Tile Cleaning Made Easy

Do it Right the First Time

Our range of Porcelain and Ceramic tile cleaning and maintenance products are state of the art. Remove cement and grout from tiles first time. Maintain your tiles correctly and avoid that dull tired look.
With Tile Ulwazi your tiles always have a
sparkle, just like the day you bought them.

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Immediately after installation the following cleaning method should be taken.

Once the grouting has been completed, the floors should be thoroughly swept (preferably vacuumed) to eliminate as much of the dust as possible.  Tile Ulwazi Cem-free should be applied while the grouting is still fresh.  Avoid delaying initial cleaning as the cementitious adhesive and grout can prove harder to remove when left to dry for long periods.

If using a mono-brush machine, the red pad should be used.  Alternatively a body brush (available from Tile Ulwazi) can be used manually.

To remove all cement and grout residue on the surface of the tiles, mix 1 part Tile Ulwazi Cem-Free (pink liquid) to 20-30 parts of water depending on the degree of soiling.  For stubborn areas a more concentrated mix should be used.

How To Clean Porcelain Tiles

Porcelain tiles are known for their very low porosity value and therefore do not absorb. This means that traces of cement and grout will remain on the floor surface and sometimes remain invisible to the naked eye.

These deposits may retain dirt, acting as an anchorage point. This is more evident on dry rustic and mineralized surfaces. However, the large variety of polished porcelain tile available has created several cleaning problems for the end user.

The general problem is knowing what type of chemical cleaner should be applied to maintain their original appearance. The same can be said of Rustic Glazed porcelain or Ceramic Tiles.

Immediately after tile installation, it is best to use an acid-based scale remover called Cem-Free. This is a once off application and will effervesce and raise any cementitious residue off the surface of porcelain tiles and glazed monocottura tile products.

Tile Abrasion & Wear Test Methods

Test method EN 154 for surface abrasion resistance, applies to glazed tiles, envisages the performance of a wear test using an instrument which subjects the piece to the effects of a standard abrasive load, at an increasing number of rpm (from 150 to 1500).

The method of testing tiles was developed on the basis of the claim that the degree of deterioration of a floor is not determined by the reduction in its thickness, but the visible difference in appearance between the worn surface and the unworn surface, assessed at a defined distance under standard conditions of lighting. It is important to stress that, for the same degree of abrasion, wear is invariably more visible on dark surfaces. For this reason, the PEI value is shown in catalogues as the requirement for the individual article, and not for the series as a whole.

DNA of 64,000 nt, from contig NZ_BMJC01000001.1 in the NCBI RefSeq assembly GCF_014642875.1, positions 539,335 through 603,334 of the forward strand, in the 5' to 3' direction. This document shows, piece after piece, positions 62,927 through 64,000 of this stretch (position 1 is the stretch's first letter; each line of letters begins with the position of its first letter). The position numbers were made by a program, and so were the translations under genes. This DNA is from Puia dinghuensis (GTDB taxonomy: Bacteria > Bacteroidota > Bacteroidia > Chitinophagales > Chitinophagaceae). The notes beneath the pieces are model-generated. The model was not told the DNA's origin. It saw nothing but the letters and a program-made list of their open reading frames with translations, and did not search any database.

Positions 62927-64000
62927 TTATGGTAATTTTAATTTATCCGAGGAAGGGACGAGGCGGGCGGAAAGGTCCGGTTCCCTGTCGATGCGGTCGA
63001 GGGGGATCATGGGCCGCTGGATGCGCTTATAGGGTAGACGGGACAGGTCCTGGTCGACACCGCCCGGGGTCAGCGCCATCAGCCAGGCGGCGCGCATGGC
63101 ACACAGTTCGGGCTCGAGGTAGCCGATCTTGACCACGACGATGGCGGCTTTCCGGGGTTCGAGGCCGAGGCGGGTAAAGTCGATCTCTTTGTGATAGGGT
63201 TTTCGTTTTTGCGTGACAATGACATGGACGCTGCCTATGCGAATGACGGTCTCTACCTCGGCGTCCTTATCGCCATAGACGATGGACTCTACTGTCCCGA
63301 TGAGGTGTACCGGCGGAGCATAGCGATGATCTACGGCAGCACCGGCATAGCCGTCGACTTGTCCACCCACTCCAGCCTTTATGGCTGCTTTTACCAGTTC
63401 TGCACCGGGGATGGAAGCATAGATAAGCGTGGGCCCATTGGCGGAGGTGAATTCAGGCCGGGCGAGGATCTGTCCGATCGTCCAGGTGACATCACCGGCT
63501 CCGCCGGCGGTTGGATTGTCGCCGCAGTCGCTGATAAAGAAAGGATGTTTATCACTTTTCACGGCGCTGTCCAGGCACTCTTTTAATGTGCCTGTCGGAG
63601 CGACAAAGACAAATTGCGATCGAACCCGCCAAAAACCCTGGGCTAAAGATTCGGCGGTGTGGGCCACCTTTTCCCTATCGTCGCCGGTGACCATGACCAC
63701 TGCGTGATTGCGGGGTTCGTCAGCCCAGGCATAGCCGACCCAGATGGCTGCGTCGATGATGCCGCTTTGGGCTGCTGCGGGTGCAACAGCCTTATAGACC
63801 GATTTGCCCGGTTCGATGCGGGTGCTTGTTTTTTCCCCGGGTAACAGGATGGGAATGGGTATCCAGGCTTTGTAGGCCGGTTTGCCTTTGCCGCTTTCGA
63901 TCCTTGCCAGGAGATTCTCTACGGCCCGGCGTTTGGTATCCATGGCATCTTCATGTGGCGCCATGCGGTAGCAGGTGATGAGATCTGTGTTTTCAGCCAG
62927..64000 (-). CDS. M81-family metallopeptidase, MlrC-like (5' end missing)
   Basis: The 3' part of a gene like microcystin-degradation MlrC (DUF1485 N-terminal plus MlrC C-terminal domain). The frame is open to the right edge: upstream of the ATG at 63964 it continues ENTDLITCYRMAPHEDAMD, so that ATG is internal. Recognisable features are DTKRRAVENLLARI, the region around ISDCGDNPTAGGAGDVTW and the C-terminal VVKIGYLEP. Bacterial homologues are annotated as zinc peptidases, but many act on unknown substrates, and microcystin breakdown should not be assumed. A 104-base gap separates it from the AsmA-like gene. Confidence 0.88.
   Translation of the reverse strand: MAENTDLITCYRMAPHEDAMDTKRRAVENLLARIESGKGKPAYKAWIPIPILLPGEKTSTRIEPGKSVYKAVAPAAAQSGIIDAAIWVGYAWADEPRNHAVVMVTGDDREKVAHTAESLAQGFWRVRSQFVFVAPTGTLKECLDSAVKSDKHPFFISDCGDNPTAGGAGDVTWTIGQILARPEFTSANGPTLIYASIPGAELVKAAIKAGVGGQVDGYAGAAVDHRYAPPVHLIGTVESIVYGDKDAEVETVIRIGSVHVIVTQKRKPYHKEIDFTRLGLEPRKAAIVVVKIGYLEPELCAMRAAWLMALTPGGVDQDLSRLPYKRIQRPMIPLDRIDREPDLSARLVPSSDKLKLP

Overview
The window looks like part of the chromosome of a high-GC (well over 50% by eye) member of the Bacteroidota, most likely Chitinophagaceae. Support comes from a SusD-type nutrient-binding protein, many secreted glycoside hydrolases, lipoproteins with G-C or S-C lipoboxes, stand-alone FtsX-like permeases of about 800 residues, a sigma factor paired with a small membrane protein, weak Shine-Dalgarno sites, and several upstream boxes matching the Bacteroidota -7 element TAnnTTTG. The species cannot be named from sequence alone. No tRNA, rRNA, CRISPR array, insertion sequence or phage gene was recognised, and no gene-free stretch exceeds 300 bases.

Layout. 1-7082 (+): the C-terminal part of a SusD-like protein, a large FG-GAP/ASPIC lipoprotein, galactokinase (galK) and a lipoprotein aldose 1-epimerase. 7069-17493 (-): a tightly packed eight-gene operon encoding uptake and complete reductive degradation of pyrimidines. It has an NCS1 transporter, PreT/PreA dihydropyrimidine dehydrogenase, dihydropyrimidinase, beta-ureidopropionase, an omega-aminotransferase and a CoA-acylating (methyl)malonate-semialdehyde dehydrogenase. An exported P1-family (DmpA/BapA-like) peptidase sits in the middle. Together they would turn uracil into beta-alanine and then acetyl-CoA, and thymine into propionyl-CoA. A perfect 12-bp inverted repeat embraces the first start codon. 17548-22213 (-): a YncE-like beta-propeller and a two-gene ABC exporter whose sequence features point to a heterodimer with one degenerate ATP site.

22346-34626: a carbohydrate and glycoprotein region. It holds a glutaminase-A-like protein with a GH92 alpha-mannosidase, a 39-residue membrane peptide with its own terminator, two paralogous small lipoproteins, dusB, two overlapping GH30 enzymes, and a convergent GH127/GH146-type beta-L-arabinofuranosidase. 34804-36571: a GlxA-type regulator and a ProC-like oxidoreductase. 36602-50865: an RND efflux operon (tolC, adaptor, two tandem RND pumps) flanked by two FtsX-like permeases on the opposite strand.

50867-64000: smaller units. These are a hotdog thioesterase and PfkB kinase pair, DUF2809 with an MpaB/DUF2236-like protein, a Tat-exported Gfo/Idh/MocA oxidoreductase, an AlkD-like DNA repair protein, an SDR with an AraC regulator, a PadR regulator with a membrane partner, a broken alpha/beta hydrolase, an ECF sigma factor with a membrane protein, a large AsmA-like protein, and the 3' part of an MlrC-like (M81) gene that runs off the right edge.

The new ISO product standards (Project ISO TC/189) envisage the introduction of a further class of resistance, class PEI V, to which tiles meeting the following conditions at 12,000 rpm will be assigned:

  • alterations must not be visible at a standard distance.
  • the surface subjected to abrasion must pass a cleaning test (with the staining agents chromium green in light oil, iodine in alcohol solution, and olive oil.

This new class, therefore, also takes into account the effects of abrasion on susceptibility to soiling. The introduction of class PEI V fulfills the need to highlight more clearly, in relation to performance, the superior characteristics of ceramic glazes for technical applications developed in recent years.

Buying Tiles - 10 Tips on Choosing and Buying Tiles

Everyone knows that tiles are available in many shapes, sizes and textures, but it's not until you actually get down to buying tiles that you realize there a number of generic tile types.

Each tile type has its' own intrinsic benefits and characteristics. There is even a table detailing Tile Abrasion & Wear Test Methods of various tiles that can help you work out the places where certain tiles are best used. This system of grading tiles is commonly called the PEI table and is used to help consumers and architects who specify tiles, to select the right floor tile for the job. Most good tile shops will know the PEI rating of a tile they have for sale and should be fully conversant with the system and its function.

If not, then consider changing the source from which you are buying. If they don't know this basic fundamental, one can only wonder what else they don't know. Poor advice can be costly when it comes to buying tiles.

If you have already chosen your tile you're probably ready to rush out and purchase your tiles. But before you do, consider carefully if you are going to fix the tiles yourself or employ a professional. It might be an idea to read more artiles from our Tile and Tiling Tips section so that you can access the skills and equipment required to do the job properly.

If you still have not made your buying decision or know what you want but have not made the purchase yet, then make sure you read on to consider these 10 Tips on Choosing and Buying Tiles. When you arrive at the retailers, these Tile Buying Tips are guaranteed to give you a clear idea of the area you wish to tile, the amount of foot traffic it will be exposed to and, if relevant, the amount of water the combination of the tile, tile adhesive, tile grout, etc., will have to withstand.